For many corporates, cash flow has been the most difficult issue to manage in the wake of the Government restrictions around Covid-19.
Please note: the information contained in this legal update is correct as of the original date of publication
For many corporates, cash flow has been the most difficult issue to manage in the wake of the Government restrictions around Covid-19. Many have urgently sought to raise funds via new or renegotiated lending arrangements, or through the equity markets. In the wake of this increased activity, the Financial Conduct Authority (FCA) recently reported that “a small number of banks” are exploiting the position and failing to treat their corporate customers fairly. This was the subject of the most recent FCA “Dear CEO” letter to financial services firms, sent on 28 April 2020. The warning shot advises that unfair practice around equity finance must “cease immediately”.
The FCA points to credible reports of a small number of banks using their lending relationship to exert pressure on corporate clients to secure roles on equity mandates that the client may not have otherwise appointed them to. These roles may be “name only”, with few or no additional services provided. This practice of tying clients to take additional services or demanding fees for services not provided is, the FCA states, not in the best interests of those clients, distorts competition and undermines confidence.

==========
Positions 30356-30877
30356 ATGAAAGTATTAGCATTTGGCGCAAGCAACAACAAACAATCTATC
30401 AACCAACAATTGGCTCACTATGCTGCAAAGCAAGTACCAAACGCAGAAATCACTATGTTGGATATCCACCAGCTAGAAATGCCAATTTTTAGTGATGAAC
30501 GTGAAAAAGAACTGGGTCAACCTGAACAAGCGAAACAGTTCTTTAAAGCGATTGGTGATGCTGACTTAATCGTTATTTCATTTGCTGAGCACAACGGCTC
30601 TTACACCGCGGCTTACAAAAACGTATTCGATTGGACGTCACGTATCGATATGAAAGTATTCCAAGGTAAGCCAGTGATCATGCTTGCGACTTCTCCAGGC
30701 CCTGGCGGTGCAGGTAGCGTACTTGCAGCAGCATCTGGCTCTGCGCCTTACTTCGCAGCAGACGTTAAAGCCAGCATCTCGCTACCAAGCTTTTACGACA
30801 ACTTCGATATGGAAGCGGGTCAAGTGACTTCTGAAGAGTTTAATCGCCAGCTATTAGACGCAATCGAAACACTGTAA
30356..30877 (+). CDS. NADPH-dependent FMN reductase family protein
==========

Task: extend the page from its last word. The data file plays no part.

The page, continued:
The FCA stresses that firms need to fulfil their obligations under the Market Abuse Regulation (MAR) around the identification, handling and disclosure of ‘inside information’ received in connection with the renegotiation of a corporate clients’ existing facilities. Sharing information relating to a potential equity capital markets transaction within a lending bank may be inconsistent with the lender’s obligations under MAR.
All corporates who are seeking to renegotiate funding arrangements should carefully consider the terms that they are offered and challenge where the treatment that they receive from lenders is unfair. Lenders must take note that the FCA’s spotlight is shining brightly on the unfair practices used by a small number of their peers, and may wish to take the opportunity to review their current systems to be satisfied that they are compliant, particularly in relation to the treatment of inside information.
In this session, we examined the legal framework around grant funded collaborations and discussed the key risks to be aware of, including IP ownership and compliance with grant terms.